Polymyalgia rheumatica (poly-my-al-ger ru-mah-ticker), or PMR, is a relatively common condition that causes stiffness and pain in muscles. The word ‘poly’ means many and the word ‘myalgia’ means muscle pain.
It can start at any age from 50, but mainly affects people over the age of 70. More women are affected than men.
Polymyalgia rheumatica can cause pain and stiffness in the shoulders, neck, hips and thighs.
Polymyalgia rheumatica often comes on quickly, perhaps over a week or two. It can start just after a flu-like illness. The stiffness may be so severe that dressing, reaching, washing, climbing stairs or even getting out of bed may be difficult.
The symptoms are different from the ache you may feel after exercise that your body isn’t used to. The pain and stiffness from polymyalgia rheumatica is often widespread, and is worse when resting or after rest. Symptoms can improve with activity or as the day goes on. The pain may also wake you at night.
It’s also common to feel unwell or to have a slight fever, and you may lose weight. At times, tiredness can be overwhelming, this is known as fatigue. The condition can also make you feel low and anxious, and depressed.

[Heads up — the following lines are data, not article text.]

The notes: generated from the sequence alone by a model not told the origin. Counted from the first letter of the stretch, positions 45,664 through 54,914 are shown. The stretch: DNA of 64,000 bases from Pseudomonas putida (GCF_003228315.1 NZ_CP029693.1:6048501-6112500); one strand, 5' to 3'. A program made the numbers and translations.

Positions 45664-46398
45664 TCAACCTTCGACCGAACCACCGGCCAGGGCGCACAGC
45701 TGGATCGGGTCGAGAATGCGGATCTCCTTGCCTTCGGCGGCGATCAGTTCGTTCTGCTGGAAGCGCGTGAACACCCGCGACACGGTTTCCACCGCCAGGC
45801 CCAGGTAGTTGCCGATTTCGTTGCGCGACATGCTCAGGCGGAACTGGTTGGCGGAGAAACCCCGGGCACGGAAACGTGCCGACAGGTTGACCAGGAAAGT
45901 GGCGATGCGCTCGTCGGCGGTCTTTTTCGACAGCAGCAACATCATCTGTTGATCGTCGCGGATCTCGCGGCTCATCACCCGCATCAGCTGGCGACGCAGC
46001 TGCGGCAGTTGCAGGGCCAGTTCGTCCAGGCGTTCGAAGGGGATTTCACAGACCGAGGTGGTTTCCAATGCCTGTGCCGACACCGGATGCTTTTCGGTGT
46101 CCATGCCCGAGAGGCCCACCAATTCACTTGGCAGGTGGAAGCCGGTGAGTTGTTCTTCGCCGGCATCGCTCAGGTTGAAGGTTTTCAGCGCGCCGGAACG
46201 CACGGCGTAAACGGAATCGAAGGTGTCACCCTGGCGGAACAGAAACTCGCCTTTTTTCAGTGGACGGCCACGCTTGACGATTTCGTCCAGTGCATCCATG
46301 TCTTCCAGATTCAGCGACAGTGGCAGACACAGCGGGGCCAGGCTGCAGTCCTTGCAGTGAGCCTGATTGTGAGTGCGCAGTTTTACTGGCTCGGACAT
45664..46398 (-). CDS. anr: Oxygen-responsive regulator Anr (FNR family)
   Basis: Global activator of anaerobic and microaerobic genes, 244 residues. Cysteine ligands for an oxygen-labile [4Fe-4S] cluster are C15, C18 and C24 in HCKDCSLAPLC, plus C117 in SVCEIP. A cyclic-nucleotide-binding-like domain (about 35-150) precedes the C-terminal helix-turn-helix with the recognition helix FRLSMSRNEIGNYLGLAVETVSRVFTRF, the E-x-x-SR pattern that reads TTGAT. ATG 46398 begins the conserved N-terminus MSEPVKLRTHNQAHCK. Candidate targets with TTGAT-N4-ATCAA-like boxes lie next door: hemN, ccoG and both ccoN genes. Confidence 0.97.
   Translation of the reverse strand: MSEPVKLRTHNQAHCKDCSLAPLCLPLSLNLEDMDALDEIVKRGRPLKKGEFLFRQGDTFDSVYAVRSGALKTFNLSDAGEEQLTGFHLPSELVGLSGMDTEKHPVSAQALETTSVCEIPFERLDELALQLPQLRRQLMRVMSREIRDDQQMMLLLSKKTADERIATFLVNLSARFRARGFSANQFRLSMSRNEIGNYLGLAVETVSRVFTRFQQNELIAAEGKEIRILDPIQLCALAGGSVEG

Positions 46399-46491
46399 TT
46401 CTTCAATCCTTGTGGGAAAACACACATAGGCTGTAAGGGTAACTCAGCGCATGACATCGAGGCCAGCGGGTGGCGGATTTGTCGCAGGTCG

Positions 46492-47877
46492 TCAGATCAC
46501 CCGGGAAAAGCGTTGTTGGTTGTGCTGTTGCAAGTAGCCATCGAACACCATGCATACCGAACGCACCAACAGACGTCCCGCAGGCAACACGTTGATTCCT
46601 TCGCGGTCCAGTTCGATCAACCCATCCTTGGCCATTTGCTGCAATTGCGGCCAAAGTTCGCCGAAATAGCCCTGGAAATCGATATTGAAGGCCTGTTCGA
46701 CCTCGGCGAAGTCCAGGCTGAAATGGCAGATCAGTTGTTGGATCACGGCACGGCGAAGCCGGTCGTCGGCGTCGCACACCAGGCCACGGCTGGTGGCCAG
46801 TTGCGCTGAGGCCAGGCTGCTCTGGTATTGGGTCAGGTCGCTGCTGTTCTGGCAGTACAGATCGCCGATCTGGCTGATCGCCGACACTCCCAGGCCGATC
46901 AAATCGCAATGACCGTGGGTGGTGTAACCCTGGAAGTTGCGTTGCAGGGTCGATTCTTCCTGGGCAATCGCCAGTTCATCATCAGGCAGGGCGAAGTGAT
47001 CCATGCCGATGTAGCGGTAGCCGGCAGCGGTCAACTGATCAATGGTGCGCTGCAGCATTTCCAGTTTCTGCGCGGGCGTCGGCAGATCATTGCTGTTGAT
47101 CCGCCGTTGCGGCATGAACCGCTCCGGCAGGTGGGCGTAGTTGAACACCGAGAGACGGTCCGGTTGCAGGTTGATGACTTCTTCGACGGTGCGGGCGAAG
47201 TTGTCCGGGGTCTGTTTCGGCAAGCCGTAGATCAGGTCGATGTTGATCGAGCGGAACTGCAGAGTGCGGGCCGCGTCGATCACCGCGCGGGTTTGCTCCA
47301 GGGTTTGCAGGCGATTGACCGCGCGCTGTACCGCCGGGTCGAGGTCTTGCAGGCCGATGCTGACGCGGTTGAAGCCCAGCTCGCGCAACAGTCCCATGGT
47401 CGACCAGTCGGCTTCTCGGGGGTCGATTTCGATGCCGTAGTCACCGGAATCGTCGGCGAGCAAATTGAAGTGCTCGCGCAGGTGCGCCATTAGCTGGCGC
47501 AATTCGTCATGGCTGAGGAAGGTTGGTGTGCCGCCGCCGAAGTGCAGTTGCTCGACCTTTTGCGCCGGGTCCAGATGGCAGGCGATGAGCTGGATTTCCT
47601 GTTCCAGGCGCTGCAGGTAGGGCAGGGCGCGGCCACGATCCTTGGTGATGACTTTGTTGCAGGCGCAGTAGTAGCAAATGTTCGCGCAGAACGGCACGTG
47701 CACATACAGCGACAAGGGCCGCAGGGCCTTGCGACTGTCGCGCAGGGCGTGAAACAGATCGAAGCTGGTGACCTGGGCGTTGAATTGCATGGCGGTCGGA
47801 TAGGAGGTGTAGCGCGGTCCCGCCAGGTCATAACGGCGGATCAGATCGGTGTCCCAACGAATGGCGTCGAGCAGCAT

Related condition: Giant cell arteritis (GCA)
If you have polymyalgia rheumatica, you are at a higher risk of getting a condition called giant cell arteritis (GCA). This involves inflammation of the blood vessels called arteries.
This needs urgent treatment as there’s a risk of permanent loss of your eyesight or having a stroke with giant cell arteritis.
The symptoms of giant cell arteritis are:
- severe headaches and pain in the muscles of the head
- tenderness at the temples, the soft part of the head at the side of the eyes
- pain in the jaw, tongue or side of the face when chewing
- pain or swelling in the scalp
- blurred or double vision.
If your doctor suspects giant cell arteritis, you’ll be referred to a specialist and may have a biopsy of the temporal artery. This is where a small piece of the artery is taken from the head and examined under a microscope. You’ll be given a local anaesthetic to numb the area.
Your doctor may start you on a high dose of steroids before you see a specialist to prevent possible loss of vision.